Totals show high voter turnout on Measure SC

Nearly half of registered voters in Claremont cast their ballots for or against Measure SC last month.

A total of 10,383 votes were cast in the June 5 election, representing a 49.24 percent voter turnout, according to the final election results presented by the city. There are currently 21,086 registered voters in Claremont.

“It was higher than previous years,” City Clerk Shelley Desautels said. “It was a good turnout for us.”

The turnout was much higher when compared to previous elections over the past few years. Turnout for Measure PS, the first police station ballot measure, was 25.3 percent, and turnout for the last city council election in 2017 was just under 30 percent, Ms. Desautels said.

But the attempted water takeover has SC beat in terms of voter appeal. Around 52 percent of Claremonters voted when Measure W appeared on the ballot in 2014, Ms. Desautels said.

She speculated the measure sharing the same ballot with important state and federal primaries might have boosted turnout.

“More voters may come out to those types of elections,” Ms. Desautels said.

Claremont’s numbers are much higher than the voter turnout in Los Angeles County, which was at 28.9 percent as of July 6, according to the Los Angeles County Registrar of Voters.

Broken down further, 5,603 Claremonters voted yes on Measure SC, representing 57.69 percent of ballots cast; 4,109 Claremonters voted no on the measure.

The lowest voter turnout in the city—23 percent—was in a district that included the Claremont Colleges. It contains a number houses owned by Claremont McKenna College occupied by faculty, and extends to the northeast corner of the Village between Yale Avenue and Dartmouth from First to Seventh Streets.

In that precinct, 307 voters cast their ballots out of 1,284 total registered voters. Of those who voted, 49.5 percent voted yes,  slightly more than the 43 percent approval in vote by mail.

The highest approval percentage was in the precinct with the highest voter turnout. Of the 64 percent of registered voters in the central Village precinct, 72 percent voted yes. That district makes up the commercial area of the Village, the northwest part of the Village and Pilgrim Place.

Out of 13 Claremont precincts, only two had more no votes than yes votes. But they were close.

In the southernmost precinct, bordered by American Avenue in the south and Vista Drive to the north, 265 people voted no on Measure SC, as opposed to 255 yes votes, according to the county.

Around 43 percent of the precinct’s 1,768 registered voters voted in favor of the measure. Voter turnout in that precinct was the second lowest in the city at 38 percent.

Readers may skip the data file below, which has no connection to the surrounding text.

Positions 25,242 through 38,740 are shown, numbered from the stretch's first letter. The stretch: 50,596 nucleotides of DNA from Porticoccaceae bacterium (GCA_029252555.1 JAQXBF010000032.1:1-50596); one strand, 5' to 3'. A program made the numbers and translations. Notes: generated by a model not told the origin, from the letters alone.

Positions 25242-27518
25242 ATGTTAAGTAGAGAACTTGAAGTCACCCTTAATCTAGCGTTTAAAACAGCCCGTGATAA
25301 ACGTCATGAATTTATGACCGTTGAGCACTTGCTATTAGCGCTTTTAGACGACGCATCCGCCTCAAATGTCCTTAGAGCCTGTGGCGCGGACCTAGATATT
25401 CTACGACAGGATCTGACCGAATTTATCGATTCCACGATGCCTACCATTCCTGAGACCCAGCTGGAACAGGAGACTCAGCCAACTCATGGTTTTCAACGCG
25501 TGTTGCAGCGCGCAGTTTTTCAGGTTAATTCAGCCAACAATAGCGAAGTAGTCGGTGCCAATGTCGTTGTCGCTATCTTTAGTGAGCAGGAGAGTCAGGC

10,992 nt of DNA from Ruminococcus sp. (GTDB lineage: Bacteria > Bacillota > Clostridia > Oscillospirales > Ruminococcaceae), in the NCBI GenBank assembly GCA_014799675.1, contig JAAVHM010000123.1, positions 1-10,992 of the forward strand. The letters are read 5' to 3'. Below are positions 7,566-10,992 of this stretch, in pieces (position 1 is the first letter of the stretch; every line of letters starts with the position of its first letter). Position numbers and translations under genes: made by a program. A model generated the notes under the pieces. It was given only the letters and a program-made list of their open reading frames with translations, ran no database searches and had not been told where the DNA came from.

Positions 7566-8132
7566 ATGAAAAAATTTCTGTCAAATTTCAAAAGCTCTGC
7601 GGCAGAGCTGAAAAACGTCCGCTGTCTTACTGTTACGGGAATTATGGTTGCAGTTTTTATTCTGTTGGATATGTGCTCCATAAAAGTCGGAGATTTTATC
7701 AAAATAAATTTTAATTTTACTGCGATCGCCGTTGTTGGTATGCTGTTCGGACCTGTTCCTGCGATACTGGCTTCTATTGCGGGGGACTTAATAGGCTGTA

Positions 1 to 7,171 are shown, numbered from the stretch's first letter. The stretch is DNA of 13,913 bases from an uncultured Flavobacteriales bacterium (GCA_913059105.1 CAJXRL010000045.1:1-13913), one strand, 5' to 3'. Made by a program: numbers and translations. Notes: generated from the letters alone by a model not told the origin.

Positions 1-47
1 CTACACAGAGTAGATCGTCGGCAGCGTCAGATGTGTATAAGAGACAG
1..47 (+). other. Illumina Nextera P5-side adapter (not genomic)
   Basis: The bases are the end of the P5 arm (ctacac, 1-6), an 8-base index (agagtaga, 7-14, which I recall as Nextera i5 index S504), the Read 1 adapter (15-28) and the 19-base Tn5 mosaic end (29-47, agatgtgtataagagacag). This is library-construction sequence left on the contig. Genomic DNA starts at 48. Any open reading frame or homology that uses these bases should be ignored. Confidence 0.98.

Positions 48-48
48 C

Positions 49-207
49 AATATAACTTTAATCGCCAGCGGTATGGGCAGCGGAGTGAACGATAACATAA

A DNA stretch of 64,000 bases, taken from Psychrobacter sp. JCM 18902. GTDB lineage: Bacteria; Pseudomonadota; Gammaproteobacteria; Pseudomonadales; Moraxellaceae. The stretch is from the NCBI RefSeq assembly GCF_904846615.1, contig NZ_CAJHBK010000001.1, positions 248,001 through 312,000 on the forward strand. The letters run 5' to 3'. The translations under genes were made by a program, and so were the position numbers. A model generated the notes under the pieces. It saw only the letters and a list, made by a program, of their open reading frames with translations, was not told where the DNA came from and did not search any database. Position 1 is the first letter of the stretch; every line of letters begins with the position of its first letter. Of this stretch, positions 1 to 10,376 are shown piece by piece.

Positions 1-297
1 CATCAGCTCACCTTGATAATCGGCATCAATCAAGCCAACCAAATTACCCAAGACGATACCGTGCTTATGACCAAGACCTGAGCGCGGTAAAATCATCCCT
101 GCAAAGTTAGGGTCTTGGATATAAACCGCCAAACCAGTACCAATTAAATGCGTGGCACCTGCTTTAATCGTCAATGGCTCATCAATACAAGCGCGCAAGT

Votes against the measure outnumbered those in favor in the northernmost precinct as well—in the area encompassing Claraboya, Padua Hills and all of northeast Claremont above Alamosa Drive.

In that precinct, 324 of its 1768 registered voters voted yes, with 380 voting no. That precinct also skewed lower in voter turnout, at 43 percent.

Interestingly, 671 people in Claremont who voted in the June 5 election did not cast a vote for Measure SC.

Committee application process open

The city is holding open enrollment for those interested in joining the Police Station Citizens’ Advisory Committee.

City spokesperson Bevin Handel said that as of Wednesday, eight applications have been turned in, but at least 20 applications have been picked up so far.

“This was to open it up and say whoever wants to be a part of this, we don’t want to discourage it,” Ms. Handel said. “We want all opinions.”

City Manager Tara Schultz noted that an application had been sent to every member of the previous ad hoc committee that worked on crafting Measure SC. Ms. Handel said they received applications “as a courtesy.”

The city has hit the ground running in the wake of Measure SC’s failure, setting a future ballot date of March 2020 for the next police station ballot measure.

The deadline to apply for the committee is Monday, July 23. Once that deadline has passed, Ms. Handel said, the applications will be sent to Mayor Opanyi Nasiali for final selection, which could happen within the first week of August.

Applications can be found on the city website at or stop by city hall, 207 N. Harvard Ave.

—Matthew Bramlett


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